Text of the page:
Ratifying UNCLOS is critical to restore U.S. moral authority and leadership on maritime affairs
Ratifying UNCLOS would bolster American moral authority and legitimacy on international maritime issues at an important time. Doing so would eliminate one of Beijing’s justifications for rejecting the July 12 international Arbitral Tribunal ruling against China’s claims in the South China Sea—that the U.S. is hypocritical since it is not a party to the treaty. Frankly, it also confounds America’s allies that the U.S. calls for all nations to uphold the values, principles, and rules-based order that has produced security, stability, and prosperity for all, but refuses to ratify UNCLOS. The Commander of the U.S. Pacific Command, Adm. Harry Harris, noted the cost to America’s reputation in a House Armed Services Committee hearing last February: “I think that in the 21st century our moral standing is affected by the fact that we are not a signatory to UNCLOS.”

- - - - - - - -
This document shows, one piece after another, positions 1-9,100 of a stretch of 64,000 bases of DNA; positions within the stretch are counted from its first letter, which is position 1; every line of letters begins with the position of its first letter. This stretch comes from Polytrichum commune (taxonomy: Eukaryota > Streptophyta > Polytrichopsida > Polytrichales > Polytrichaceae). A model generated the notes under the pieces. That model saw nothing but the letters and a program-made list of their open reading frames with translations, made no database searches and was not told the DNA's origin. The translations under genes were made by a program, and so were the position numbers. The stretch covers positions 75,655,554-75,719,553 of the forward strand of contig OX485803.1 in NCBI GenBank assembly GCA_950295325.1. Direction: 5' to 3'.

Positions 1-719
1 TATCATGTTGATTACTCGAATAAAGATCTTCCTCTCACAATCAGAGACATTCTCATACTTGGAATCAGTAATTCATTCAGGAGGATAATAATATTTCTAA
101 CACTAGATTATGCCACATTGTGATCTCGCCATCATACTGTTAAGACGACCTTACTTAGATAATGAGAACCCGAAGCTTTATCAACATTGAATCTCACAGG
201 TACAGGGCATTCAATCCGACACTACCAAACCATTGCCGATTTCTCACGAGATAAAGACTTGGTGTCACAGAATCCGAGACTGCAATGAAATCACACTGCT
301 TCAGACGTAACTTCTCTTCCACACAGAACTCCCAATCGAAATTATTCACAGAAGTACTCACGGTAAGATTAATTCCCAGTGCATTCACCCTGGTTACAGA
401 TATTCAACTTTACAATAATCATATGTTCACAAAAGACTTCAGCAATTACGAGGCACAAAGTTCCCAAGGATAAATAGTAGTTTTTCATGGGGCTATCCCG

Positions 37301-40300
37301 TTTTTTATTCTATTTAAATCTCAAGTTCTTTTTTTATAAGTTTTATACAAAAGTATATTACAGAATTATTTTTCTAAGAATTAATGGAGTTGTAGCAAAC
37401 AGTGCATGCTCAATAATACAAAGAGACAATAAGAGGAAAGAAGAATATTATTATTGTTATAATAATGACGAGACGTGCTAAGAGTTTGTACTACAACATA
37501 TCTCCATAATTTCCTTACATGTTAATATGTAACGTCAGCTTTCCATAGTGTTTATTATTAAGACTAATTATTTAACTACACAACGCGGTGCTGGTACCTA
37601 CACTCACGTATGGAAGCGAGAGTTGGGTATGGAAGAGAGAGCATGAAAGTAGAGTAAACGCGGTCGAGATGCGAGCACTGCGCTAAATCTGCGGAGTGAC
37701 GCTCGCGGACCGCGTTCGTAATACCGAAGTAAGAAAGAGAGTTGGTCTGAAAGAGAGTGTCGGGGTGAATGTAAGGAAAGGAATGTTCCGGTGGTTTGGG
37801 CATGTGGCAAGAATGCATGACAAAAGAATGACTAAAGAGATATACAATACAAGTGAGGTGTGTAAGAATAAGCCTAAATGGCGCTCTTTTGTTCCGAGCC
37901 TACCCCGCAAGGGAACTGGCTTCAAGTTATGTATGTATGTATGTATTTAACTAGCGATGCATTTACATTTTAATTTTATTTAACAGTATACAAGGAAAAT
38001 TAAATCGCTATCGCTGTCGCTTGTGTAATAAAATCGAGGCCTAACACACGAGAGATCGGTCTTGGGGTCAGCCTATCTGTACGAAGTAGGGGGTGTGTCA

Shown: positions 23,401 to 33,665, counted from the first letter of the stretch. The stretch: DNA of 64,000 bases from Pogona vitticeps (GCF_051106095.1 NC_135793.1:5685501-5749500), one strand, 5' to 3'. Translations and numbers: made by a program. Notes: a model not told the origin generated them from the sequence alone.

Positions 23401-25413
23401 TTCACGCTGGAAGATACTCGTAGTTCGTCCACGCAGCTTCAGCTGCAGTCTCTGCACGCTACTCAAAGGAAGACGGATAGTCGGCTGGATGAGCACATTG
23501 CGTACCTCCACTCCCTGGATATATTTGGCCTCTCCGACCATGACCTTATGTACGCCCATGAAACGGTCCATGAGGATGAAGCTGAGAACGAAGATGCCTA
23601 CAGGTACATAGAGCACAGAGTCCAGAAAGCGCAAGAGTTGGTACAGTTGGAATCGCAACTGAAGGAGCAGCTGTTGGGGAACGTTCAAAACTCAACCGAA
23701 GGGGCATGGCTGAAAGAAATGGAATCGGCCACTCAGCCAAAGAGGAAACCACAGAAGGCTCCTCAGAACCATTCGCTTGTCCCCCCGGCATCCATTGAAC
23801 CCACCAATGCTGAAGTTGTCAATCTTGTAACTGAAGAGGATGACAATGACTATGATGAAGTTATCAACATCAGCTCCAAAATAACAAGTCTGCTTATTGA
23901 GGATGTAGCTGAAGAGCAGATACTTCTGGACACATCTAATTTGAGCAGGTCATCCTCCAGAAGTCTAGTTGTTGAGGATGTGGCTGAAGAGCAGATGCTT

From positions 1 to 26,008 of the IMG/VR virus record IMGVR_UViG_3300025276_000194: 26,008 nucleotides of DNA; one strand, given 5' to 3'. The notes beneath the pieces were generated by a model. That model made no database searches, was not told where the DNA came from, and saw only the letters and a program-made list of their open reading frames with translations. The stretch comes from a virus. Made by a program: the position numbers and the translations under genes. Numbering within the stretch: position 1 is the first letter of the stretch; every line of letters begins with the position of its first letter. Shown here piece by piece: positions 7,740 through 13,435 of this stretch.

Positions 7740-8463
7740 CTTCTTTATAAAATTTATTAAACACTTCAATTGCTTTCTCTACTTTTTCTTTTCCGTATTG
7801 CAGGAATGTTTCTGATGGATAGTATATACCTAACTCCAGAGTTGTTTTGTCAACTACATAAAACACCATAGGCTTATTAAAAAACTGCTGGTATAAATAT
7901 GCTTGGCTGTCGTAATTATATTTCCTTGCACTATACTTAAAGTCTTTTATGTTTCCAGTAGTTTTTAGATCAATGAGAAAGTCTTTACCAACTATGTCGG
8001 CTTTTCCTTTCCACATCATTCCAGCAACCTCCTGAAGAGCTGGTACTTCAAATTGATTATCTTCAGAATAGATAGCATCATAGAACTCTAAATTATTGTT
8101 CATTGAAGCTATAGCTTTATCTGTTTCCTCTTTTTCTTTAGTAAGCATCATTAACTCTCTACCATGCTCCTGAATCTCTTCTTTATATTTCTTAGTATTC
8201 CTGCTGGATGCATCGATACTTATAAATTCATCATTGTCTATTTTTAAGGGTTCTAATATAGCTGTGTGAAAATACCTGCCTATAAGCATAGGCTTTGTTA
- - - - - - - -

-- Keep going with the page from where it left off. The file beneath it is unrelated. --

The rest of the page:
Becoming a treaty member would help advance U.S. interests in promoting multilateral cooperation on a range of issues globally. For example, it would aid in building coalition partnerships in the Global War on Terrorism and the Proliferation Security Initiative, and help support multinational efforts to combat piracy.
U.S. ratification of UNCLOS would boost its leadership standing in a couple of ways. First, by acceeding to the treaty, the U.S. would immediately be able to participate in the discussion around the future of the treaty and participate in maritime forums that it had previously been locked out of. Secondly, by ratifying the treaty, the U.S. would improve its soft power by showing more of a willingness to cooperate multilaterally.